>
> FreeBSD is a multi-purpose operating system; it is _one_ OS to
> be used in appliances, desktops, laptops, servers, VMs ("cloud
> instances"), and you don't have to choose a different "distribution"
> if you want to move from one field of application to the other.
> In my experience, only the "lower level Linusi" offer such a
> wide range of possibilities, while "advanced Linusi" are already
> taylored to fit exactly one of those fields mentioned above.
> So the Ubuntu that you run on your home laptop is hardly suitable
> to run as a "cloud instance" to process heavy database load.
>
>
>
> > That
> > is to first increase the user's utilization rate, then increase the
> > popularity, and then seek the popularity of the server and cloud
> > fields.
>
> Isn't that basically the same way FreeBSD also goes?
>
>
>
> > I think the reason why FreeBSD has reduced the number of users is
> > because it does not take care of the experience of ordinary users, and
> > it takes the opposite path from a server, cloud to users.
>
> As I mentioned, this doesn't seem to be the case. However, you
> can hardly tell anything about the number of people who use
> FreeBSD. It's quite possible that the Linux system you're using
> that the moment on your home PC (assumption) connects to the
> Internet using a device that runs FreeBSD - and you don't know
> about it! So it's quite possible (but cannot really be proven)
> that the "usage share" (derived from "market share") is much
> higher than one might think.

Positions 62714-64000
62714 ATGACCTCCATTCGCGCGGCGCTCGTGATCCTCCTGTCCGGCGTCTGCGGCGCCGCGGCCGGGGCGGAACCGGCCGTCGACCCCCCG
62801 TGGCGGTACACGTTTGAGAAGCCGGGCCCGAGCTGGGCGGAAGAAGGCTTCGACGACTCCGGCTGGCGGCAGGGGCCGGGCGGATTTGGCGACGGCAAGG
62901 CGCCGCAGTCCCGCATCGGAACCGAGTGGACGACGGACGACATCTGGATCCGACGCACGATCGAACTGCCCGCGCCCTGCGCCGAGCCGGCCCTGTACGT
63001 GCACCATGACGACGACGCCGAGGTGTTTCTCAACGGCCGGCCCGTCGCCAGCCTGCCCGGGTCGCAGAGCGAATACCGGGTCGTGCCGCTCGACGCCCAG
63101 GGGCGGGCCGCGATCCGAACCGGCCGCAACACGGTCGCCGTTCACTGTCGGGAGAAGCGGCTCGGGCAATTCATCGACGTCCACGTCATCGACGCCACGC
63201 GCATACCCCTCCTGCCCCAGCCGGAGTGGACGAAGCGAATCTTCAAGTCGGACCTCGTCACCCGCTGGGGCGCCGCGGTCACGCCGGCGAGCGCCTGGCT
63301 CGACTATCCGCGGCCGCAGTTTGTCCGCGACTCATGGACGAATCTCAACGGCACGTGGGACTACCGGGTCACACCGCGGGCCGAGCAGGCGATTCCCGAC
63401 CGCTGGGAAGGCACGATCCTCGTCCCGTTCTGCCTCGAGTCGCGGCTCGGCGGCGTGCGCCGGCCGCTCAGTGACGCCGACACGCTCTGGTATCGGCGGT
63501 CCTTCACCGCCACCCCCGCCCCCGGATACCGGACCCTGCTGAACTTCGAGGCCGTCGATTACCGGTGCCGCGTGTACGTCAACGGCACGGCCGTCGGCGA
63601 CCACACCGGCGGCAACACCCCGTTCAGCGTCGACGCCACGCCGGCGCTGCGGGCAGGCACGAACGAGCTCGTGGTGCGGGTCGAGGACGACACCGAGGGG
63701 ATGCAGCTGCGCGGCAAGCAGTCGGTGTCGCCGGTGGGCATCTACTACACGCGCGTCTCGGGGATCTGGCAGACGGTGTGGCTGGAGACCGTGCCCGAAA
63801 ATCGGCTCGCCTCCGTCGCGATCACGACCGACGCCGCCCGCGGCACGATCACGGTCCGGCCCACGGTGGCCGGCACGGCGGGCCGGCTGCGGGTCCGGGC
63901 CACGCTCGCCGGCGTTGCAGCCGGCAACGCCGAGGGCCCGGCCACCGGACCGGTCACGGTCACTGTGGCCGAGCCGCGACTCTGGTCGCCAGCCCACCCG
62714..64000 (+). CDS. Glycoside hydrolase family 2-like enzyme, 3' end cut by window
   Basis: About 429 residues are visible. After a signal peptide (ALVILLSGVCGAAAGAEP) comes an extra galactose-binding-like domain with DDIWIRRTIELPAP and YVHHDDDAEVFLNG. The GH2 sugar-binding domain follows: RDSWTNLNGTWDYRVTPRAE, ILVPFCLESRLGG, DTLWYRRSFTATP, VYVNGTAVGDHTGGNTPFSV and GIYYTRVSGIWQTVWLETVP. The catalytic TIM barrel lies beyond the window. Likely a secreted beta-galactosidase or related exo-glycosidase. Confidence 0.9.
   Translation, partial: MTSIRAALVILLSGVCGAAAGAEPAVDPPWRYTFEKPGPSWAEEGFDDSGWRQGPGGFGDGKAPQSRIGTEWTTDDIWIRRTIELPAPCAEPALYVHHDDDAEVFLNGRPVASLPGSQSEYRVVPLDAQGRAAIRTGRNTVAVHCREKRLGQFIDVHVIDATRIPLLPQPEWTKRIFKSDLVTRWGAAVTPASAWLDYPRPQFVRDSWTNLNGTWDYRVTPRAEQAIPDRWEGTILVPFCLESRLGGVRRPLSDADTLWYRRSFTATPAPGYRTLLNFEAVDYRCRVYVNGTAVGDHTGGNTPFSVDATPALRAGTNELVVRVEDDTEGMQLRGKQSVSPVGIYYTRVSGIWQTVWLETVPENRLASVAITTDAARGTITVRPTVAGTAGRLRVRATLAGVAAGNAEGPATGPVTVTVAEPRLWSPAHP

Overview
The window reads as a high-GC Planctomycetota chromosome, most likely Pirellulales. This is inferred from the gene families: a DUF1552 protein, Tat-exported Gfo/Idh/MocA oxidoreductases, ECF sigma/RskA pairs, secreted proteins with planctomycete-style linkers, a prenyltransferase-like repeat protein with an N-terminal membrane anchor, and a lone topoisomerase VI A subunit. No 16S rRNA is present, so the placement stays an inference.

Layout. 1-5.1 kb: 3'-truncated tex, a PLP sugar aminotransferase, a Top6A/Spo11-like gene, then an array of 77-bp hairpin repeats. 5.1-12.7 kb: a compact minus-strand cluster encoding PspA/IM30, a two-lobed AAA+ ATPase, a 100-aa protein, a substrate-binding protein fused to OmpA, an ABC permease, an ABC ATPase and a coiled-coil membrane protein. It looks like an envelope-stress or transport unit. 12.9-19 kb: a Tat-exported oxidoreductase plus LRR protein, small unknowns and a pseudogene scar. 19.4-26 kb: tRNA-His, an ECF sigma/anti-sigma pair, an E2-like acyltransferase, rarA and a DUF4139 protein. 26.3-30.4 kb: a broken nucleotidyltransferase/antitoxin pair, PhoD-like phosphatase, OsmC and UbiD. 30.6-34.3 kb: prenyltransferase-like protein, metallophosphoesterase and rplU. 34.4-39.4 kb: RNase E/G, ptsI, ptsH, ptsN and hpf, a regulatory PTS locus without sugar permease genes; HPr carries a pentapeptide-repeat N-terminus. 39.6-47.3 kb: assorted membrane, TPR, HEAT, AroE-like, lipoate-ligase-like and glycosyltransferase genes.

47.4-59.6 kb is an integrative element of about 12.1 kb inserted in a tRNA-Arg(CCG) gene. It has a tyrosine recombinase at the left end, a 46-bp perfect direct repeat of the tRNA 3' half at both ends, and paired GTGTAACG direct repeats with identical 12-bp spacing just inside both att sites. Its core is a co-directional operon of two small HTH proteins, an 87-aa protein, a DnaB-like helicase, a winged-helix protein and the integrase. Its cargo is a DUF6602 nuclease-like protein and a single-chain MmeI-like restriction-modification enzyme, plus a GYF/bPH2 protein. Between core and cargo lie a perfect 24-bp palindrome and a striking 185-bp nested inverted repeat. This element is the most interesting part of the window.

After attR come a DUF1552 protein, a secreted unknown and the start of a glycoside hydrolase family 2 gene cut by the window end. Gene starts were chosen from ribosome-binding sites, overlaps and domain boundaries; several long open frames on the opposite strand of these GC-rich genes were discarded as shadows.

>
> As with any operating system, users and admins are involved.
> Especially admins choose FreeBSD for specific reasons, and
> if you ask for those reasons, they can explain them in a
> technical way, rather than just "No Sir, I don't like it.",
> and sometimes they will choose FreeBSD over Linux for valid
> reasons. They do so because they judge from a technical point
> of view, instead of looking at the shiny packaging paper. :-)
>
>
>
> > Positioning
> > such an excellent operating system as just server usage has greatly
> > reduced its popularity.
>
> Again, I don't think this is correct. FreeBSD has been
> positioned for decades as a multi-purpose OS, and has been
> in use as such for many many years.
>
> Trying to simply exchange the kernel doesn't lead anywhere,
> I would say.
>
>
>
> --
> Polytropon
> Magdeburg, Germany
> Happy FreeBSD user since 4.0
> Andra moi ennepe, Mousa, ...
> _______________________________________________
> freebsd-questions@freebsd.org mailing list
> https://lists.freebsd.org/mailman/listinfo/freebsd-questions
> To unsubscribe, send any mail to "
> freebsd-questions-unsubscribe@freebsd.org"
>

Poly;

Your politeness, articulation and reasoning commands agreement.

+1 to everything you said.

-- 
Mario Lobo
http://www.mallavoodoo.com.br
FreeBSD since version 2.2.8 [not Pro-Audio.... YET!!]



Want to link to this message? Use this URL: <http://docs.FreeBSD.org/cgi/mid.cgi?CA+yoEx-xY5DsaVZrNAoCmVtcPkgJxbsCyk8nWso9WWZdy5zbug>